Students are paying it forward and building it forward with a tiny house project, as vocational classes are building tiny houses as a way of gaining confidence in new skills and providing homes for people in their community,

Teens are busy turning a trailer bed into a home.  The project is called “Building It Forward”, and vocational classes are building tiny houses.  Once coal jobs were plentiful in Eastern Kentucky.

Now, teens are learning new skills while their education may well enable them to rebuild the economy.

Three years ago, the Kentucky Valley Educational Cooperative (KVEC) won a $30 million federal grant funding personalized education in classrooms and innovative educational practices throughout the region.

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“One of the groups that may not have benefited right away was the vocational school students,” KVEC Associate Director Dessie Bowling explained.

The tiny house project is the way to remedy that situation, and ensure that the schools offer classes that have value to students, whether or not they will attend college.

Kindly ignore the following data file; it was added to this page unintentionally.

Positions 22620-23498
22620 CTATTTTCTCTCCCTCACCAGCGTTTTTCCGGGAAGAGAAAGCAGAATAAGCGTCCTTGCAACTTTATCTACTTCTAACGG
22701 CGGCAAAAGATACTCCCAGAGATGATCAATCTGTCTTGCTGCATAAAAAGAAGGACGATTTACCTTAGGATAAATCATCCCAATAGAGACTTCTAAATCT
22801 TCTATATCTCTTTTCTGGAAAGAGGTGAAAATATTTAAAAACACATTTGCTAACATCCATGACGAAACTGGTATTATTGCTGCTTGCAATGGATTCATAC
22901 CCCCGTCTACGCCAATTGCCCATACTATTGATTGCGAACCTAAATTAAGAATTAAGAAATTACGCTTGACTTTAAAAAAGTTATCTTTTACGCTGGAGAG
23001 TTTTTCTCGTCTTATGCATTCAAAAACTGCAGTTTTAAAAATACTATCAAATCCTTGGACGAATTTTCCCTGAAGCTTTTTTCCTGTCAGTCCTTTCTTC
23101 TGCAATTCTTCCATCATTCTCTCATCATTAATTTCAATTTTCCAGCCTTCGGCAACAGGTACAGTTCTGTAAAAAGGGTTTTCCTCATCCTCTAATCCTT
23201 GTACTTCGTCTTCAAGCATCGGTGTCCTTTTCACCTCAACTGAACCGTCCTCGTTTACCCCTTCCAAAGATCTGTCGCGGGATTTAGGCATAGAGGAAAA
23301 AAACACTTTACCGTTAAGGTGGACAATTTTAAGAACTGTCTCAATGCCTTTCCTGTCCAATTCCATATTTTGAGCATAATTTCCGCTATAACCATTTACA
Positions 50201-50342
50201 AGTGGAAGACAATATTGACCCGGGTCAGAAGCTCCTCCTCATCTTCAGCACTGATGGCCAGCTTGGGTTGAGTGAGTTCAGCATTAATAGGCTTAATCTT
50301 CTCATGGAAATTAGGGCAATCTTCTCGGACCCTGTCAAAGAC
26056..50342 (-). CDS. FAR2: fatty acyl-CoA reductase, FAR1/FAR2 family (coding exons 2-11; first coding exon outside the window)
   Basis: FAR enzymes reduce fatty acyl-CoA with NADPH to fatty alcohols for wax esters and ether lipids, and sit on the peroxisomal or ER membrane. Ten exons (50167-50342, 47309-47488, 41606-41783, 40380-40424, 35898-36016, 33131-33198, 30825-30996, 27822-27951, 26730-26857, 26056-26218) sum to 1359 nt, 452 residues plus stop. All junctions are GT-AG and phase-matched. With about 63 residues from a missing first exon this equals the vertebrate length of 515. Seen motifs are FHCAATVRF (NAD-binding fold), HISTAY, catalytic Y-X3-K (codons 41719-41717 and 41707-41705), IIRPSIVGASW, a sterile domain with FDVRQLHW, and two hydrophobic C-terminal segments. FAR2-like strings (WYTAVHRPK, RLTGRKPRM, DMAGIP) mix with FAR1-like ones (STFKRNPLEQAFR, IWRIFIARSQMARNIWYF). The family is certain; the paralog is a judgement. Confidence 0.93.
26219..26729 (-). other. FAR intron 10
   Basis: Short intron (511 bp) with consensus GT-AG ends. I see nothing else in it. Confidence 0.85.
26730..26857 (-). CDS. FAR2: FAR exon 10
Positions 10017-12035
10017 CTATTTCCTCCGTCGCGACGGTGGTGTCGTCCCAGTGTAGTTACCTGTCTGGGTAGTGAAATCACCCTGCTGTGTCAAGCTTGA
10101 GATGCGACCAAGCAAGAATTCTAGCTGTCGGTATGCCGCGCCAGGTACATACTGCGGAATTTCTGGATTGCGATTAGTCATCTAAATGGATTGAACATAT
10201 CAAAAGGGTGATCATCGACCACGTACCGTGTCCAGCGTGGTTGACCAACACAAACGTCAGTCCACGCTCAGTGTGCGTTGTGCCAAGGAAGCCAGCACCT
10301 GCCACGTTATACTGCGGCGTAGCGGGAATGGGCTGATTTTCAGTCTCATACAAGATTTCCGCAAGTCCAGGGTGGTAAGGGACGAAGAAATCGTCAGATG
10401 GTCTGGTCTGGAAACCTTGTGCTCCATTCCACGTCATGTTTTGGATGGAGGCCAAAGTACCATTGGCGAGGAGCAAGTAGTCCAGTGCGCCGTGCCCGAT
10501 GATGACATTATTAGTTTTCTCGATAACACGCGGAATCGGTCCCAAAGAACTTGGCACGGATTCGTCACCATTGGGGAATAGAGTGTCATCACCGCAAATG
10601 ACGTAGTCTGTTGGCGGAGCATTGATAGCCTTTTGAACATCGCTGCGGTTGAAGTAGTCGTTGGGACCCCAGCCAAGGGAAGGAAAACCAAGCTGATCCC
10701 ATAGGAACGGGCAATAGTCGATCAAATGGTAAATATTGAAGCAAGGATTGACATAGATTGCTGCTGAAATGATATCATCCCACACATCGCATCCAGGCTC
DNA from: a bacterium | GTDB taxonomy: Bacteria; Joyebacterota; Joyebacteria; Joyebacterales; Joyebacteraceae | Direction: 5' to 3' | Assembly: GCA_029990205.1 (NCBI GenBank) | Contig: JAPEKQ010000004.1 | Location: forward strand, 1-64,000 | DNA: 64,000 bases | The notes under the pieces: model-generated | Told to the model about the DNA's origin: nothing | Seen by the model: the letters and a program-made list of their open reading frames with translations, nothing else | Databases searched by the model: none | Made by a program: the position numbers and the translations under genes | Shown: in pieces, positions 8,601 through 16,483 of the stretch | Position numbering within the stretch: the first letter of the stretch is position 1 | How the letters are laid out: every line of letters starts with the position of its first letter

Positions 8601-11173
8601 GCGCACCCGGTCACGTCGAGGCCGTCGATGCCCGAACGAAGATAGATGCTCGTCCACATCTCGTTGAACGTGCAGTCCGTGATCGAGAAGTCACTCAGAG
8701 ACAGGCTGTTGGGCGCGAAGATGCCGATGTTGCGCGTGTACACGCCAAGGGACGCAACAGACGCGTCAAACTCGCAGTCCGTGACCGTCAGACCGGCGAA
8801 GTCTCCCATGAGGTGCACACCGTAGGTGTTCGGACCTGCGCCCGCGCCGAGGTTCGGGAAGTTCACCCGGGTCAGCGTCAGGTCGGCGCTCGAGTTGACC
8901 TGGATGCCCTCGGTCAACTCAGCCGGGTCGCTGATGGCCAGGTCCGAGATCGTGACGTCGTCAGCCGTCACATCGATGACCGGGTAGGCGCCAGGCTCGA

The project gives students a wide variety of skills, including wiring, carpentry, plumbing, heating and cooling, and the cooperative funded three vocational schools to design and build the tiny homes.

Each school received $15,000, which was combined with community donations of materials. When the houses were put up for online auction, each sold at a profit.  The program is financially self sustaining, and the money from sales covers the costs of what is necessary to “build it forward” next year.

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